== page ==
Of the other candidates mentioned in the Guardian article, Don Willett, 50, on the Texas state supreme court, William Pryor, 56, on the 11th Circuit, and Amul Thapar, 49, on the 6th Circuit would be the most controversial.

    • earlofhuntingdon says:

      Correction.  Kavanaugh was nominated in 2003, but not confirmed until 2006, so the delay was three years, not three days.  Iraq war fever was wearing thin.  Libby had been indicted in October 2005, and other scandals, such as Abu Ghraib and Gitmo, were tarnishing Bush’s war effort.

      My central criticism regarding Kavanaugh’s lack of experience stands.  Moreover, he was only one of a host of judicial and prosecutorial appointments that were remarkable for the youth and inexperience of the nominees.  Partisanship was a major issues in the US Attorney scandal later in 2006.  Incompetence was also an issue, especially regarding Bush’s appointments of the US Attorneys for Minnesota and the Northern District of California.

    • earlofhuntingdon says:

      Kavanaugh was 38 when nominated to the DC Circuit, which would have made him 41 when approved, so he has roughly twelve years experience on the federal bench.

      The three year delay was due, in part, to the Democrats retaking control of the Senate, for the two years, 2004-2005, sandwiched between his nomination in 2003 and his approval in 2006.  As with several other extreme appointments made by Bush/Cheney in this period, partisanship was only a partial explanation for the delay.

      That’s something the current Dems should consider as they seek re-election this November.

  29. earlofhuntingdon says:

    John Kerry gave a nice talk with Andrea Mitchell.  Generally interesting, careful in criticism, as one would expect from a former Secretary of State.  He made a point I take strong exception to, when he claimed that “we’re not holding ourselves accountable” when it comes to exercising “our” right to vote.  (“What do you mean, ‘we,’ Kemosabe?”)

    His comment ignores the vast number of ways that both parties, but most especially the GOP, actively restrict voting.  Here are a handful.

    Last year’s overt attempt by the absurd Kris Kobach is an outlier in being so obvious.  GOP state legislatures have been robust in gerrymandering votes, down to the block, street, and household, in order to create GOP majorities for state and federal elections.

    GOP legislatures have invented voter fraud plagues and used them to justify voter ID laws that disproportionately affect the poor, elderly and people of color, often those most likely to vote Democratic.

    GOP state secretaries of state routinely shut dozens, even hundreds, of polling stations, again, disproportionately affecting the same Democratic leaning voters.  Ditto regarding restrictions on early voting and voting by mail.

    In developed countries outside the US, election day is a holiday, to encourage more people to vote.  In the US, it’s a business as usual day, which makes it a lot harder to vote if you are poor or middle class, someone of color, working multiple jobs, single parenting, or just working a job with precarious security that doesn’t allow you to take half a day to get to a polling station, wait in line, cast a vote and get back to work.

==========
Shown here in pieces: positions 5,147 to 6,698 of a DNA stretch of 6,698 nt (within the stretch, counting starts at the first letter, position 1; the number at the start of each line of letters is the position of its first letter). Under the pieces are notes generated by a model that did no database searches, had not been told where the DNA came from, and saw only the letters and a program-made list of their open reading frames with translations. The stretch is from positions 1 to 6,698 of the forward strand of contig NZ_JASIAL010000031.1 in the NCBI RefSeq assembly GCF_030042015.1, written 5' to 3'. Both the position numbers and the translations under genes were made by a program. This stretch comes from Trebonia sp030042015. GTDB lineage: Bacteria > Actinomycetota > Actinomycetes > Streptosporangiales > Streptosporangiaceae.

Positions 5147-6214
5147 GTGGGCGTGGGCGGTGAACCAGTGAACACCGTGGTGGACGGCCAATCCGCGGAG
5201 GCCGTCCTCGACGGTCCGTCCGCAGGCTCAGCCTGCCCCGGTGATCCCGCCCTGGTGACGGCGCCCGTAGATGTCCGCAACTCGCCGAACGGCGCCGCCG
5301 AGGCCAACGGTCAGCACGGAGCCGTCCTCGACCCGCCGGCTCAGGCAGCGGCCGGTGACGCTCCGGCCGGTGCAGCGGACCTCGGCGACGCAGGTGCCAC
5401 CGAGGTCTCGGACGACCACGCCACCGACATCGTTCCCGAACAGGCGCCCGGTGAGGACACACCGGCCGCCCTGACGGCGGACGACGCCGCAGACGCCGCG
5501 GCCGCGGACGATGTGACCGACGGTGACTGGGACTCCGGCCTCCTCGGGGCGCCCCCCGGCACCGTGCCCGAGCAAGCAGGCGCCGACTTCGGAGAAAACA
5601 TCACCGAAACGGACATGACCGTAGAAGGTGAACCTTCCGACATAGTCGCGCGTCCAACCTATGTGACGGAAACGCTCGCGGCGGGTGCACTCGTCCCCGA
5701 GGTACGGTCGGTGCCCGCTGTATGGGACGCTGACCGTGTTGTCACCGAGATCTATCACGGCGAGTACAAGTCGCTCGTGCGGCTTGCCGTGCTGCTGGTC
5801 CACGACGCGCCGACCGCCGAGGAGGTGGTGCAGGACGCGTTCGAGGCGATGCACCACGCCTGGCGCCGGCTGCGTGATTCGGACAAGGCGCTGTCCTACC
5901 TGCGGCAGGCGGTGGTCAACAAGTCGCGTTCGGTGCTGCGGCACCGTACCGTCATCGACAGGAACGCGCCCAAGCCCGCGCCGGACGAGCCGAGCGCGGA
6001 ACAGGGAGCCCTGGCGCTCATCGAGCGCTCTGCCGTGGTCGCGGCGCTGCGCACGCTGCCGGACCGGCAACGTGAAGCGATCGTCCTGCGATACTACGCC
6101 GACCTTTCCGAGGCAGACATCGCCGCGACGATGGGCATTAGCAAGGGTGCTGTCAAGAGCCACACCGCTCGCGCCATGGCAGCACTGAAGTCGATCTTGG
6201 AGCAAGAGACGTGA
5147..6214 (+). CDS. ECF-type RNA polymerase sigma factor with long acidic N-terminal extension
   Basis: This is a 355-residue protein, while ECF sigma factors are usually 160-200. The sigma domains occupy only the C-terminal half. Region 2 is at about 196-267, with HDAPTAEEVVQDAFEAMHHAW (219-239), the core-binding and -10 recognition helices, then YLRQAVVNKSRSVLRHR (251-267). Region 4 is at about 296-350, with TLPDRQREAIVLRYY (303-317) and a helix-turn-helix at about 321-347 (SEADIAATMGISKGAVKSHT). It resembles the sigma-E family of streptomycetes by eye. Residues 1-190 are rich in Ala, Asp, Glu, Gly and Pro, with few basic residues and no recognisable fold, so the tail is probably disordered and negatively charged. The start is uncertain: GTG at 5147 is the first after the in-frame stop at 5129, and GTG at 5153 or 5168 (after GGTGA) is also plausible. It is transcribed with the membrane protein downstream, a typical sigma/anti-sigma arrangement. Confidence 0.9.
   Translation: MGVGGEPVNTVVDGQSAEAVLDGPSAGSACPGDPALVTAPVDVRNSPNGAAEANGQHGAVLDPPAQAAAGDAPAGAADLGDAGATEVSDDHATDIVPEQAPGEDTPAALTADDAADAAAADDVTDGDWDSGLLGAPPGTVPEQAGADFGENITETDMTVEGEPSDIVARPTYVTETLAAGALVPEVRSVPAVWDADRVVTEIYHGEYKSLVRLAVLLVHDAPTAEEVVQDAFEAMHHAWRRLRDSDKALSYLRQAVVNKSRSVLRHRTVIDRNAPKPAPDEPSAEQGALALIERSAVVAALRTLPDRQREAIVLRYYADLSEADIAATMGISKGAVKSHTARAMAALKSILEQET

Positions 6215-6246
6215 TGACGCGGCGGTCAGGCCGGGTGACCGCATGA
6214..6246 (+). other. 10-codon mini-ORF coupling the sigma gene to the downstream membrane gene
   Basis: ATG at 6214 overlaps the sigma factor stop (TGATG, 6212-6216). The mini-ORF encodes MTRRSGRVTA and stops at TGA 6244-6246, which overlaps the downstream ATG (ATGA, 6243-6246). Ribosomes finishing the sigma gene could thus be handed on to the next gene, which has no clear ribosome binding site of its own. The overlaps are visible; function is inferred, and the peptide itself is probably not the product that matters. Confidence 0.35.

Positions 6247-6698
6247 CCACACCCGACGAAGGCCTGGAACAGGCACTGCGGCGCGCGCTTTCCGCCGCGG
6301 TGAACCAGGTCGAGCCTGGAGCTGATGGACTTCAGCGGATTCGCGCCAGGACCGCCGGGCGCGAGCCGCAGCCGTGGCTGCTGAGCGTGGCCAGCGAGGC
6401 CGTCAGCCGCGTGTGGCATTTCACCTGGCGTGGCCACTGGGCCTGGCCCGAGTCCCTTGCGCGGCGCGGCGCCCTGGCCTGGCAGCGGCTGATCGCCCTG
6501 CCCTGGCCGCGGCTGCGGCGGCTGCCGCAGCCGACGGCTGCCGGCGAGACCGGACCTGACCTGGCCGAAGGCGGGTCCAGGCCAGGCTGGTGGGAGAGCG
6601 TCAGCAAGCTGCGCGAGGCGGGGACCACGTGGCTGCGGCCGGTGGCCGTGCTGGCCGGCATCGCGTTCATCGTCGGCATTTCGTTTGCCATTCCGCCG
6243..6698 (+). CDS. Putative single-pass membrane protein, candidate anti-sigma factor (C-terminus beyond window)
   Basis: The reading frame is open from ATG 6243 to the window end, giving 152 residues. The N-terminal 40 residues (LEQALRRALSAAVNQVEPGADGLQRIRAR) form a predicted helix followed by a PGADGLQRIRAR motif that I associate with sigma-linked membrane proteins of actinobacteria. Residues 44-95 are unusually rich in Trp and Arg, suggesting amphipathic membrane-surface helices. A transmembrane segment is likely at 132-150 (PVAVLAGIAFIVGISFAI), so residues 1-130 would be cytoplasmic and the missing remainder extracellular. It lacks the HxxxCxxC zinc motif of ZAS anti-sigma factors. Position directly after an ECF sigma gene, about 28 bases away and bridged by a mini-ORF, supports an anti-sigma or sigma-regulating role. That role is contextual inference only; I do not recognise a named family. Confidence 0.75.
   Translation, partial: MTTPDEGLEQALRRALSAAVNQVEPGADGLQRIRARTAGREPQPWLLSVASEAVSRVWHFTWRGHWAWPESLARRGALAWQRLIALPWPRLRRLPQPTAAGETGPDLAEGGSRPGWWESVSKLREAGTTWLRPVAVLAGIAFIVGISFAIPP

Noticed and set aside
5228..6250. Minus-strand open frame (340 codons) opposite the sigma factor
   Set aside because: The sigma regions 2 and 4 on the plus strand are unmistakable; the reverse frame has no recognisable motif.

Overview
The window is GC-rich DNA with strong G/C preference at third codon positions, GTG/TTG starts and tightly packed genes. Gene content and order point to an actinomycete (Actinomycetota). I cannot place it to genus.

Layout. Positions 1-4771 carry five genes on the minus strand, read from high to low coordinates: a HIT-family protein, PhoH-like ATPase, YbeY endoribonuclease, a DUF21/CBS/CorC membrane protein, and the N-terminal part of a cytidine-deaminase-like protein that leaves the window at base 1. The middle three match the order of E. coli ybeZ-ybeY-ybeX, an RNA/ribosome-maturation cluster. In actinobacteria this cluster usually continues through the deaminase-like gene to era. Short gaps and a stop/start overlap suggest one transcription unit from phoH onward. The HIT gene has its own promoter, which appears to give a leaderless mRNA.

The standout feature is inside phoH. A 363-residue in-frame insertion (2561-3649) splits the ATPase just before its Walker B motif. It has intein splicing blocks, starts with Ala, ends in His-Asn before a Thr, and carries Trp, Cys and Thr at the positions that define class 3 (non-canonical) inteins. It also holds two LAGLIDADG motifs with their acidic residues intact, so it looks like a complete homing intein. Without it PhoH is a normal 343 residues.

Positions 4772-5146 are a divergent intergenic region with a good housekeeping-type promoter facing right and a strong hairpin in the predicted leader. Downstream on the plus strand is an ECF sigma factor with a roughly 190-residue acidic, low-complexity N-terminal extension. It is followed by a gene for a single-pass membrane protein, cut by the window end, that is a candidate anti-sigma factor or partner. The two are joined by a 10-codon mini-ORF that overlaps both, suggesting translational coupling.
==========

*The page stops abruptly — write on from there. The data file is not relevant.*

Needless to say, Kerry omitted how little either party’s leadership and policies respond to the needs of Main Street Americans rather than the denizens of Wall Street.

    • orionATL says:

      earl of h –

      “… His comment ignores the vast number of ways that both parties, but most especially the GOP, actively restrict voting.  Here are a handful…”

      certainly both parties have gerrymandered since that term was invented.

      lately though, republicans have taken to using extremely sophisticated computer programs to gerrymander. that was the case with the recent case before the supreme court. one criticism of the courts in considering these cases was that many justices, being trained in law, lacked any background (or the motivation) to allow them to understand the ways these programs have been evaluated as fair or unfair, and so treat the evaluation arrogantly as folderol.

      i do not have the impression that otherwise democrats engage in the same “vast number” of vote suppression activities as republicans, or on the same scale of vote suppression. for one, vote suppression usually targets those who are least able or likely to protest. these are people of color who usually tend to vote dem. the other side of that coin is republican voters, being largely white, would be likely to howl at suppression efforts.

      what dem suppressions have i missed?

      • earlofhuntingdon says:

        The last twenty years the voter suppression has overwhelmingly been from the GOP.

  30. mitchell says:

    Roberts was the swing in order to prevent the GOP apparatchiks on the SCOTUS panel from doing anything to seriously weaken the rule of law. He won’t be able to do that starting next term when there’s a solid majority of right wing extremists on the panel, more interested in promoting anti-democratic GOP policy than rule of law.